By Paul Hannon
The eurozone economy grew at the weakest pace in four years during 2018, fueling growing concerns that the strength of the global expansion is faltering across several major countries, a worry underlined by preliminary GDP data released Thursday showing that Italy slipped into a technical recession.
The European Union's statistics agency on Thursday said economic growth in the 19 countries that use the euro was 1.8% last year, down from 2.4% in 2017, which was its strongest performance in a decade. However, there was a slightly pickup in the final three months of the year, as gross domestic product rose at an annualized rate of 0.9% compared with 0.6% in the three months through September.
That pickup was aided by Spain, where growth accelerated slightly as the year drew to a close. But the outlook for 2019 is for slower growth, with the German government on Wednesday slashing its growth forecast for the year to 1% from 1.8%, pointing to mounting geopolitical and trade risks.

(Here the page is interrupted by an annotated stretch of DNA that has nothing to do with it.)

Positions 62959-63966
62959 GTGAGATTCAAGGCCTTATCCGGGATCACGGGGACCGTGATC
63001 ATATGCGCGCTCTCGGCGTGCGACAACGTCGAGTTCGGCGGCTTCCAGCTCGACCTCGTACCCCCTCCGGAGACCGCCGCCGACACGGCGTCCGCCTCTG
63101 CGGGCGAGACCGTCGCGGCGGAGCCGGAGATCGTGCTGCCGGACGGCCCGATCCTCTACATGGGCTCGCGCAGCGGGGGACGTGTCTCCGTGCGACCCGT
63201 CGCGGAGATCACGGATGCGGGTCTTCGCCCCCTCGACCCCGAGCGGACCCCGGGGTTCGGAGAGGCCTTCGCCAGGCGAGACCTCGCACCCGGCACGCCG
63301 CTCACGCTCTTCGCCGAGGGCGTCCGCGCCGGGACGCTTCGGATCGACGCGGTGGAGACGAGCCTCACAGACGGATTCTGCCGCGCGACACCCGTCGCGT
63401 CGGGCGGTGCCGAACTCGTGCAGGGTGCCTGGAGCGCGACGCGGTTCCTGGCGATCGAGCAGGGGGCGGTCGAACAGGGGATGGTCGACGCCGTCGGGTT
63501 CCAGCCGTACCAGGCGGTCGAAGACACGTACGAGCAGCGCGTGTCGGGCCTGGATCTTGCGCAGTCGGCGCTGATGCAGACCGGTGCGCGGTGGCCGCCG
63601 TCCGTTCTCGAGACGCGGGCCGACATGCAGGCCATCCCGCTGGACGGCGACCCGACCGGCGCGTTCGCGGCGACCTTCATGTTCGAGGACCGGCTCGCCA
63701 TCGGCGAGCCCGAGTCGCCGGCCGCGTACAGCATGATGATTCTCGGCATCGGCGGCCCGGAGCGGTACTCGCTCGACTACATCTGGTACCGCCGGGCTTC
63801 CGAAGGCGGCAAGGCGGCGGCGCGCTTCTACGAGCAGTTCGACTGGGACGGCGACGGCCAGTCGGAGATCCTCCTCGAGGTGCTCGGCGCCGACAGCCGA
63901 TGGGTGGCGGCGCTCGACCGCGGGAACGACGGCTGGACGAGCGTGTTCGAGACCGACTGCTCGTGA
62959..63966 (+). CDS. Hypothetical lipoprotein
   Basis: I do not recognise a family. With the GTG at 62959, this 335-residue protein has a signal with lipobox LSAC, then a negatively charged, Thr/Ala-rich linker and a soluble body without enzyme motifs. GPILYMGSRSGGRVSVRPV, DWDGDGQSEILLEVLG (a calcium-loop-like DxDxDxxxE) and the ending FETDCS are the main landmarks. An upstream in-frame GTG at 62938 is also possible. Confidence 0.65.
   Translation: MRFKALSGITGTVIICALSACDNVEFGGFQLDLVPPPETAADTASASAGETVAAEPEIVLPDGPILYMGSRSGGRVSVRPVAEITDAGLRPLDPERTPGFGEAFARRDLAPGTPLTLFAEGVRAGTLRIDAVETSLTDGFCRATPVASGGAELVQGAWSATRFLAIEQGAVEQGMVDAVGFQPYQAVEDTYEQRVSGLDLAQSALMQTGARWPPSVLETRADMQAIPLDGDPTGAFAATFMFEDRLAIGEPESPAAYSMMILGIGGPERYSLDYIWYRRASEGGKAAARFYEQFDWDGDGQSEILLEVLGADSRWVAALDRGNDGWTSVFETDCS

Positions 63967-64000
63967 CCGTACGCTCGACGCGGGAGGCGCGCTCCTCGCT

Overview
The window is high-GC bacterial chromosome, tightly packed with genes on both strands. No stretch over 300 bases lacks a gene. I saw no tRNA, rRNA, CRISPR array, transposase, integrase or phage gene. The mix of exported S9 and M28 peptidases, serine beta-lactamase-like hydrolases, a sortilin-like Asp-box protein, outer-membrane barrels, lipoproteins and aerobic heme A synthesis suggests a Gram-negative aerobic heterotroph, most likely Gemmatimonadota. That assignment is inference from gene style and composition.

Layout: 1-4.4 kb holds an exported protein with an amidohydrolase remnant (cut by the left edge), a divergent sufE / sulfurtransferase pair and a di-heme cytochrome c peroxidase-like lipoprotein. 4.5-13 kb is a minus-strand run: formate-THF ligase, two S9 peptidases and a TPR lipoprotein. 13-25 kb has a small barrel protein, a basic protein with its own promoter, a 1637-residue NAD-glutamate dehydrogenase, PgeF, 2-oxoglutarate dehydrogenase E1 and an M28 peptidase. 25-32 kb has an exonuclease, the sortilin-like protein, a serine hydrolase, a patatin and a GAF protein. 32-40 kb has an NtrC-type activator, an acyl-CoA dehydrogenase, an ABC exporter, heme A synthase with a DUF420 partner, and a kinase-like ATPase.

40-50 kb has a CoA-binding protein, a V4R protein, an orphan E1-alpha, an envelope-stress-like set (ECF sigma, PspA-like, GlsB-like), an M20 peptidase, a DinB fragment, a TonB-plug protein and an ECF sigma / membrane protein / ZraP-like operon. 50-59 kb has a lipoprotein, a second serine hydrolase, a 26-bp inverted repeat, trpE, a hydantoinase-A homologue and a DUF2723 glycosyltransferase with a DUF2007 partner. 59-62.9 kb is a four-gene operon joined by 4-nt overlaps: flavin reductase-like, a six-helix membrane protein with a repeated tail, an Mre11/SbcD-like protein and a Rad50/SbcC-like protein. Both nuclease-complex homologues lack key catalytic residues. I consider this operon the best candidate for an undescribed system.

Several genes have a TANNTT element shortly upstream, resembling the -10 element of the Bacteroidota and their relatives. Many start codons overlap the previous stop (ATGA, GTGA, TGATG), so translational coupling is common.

The eurozone economy was hampered by a weakening of exports in 2018, driven by Turkey and the U.K., with Chinese demand also easing.
The Italy GDP figures showed that the Italian economy contracted in the final three months of last year, the second straight quarter of declining output.
That was partly due to a monthslong standoff between the government and the EU over plans to increase its budget deficit, which pushed borrowing costs higher and dented business and consumer confidence.
EUR/USD dropped after the eurozone data, falling to 1.1478 from 1.1491 beforehand.
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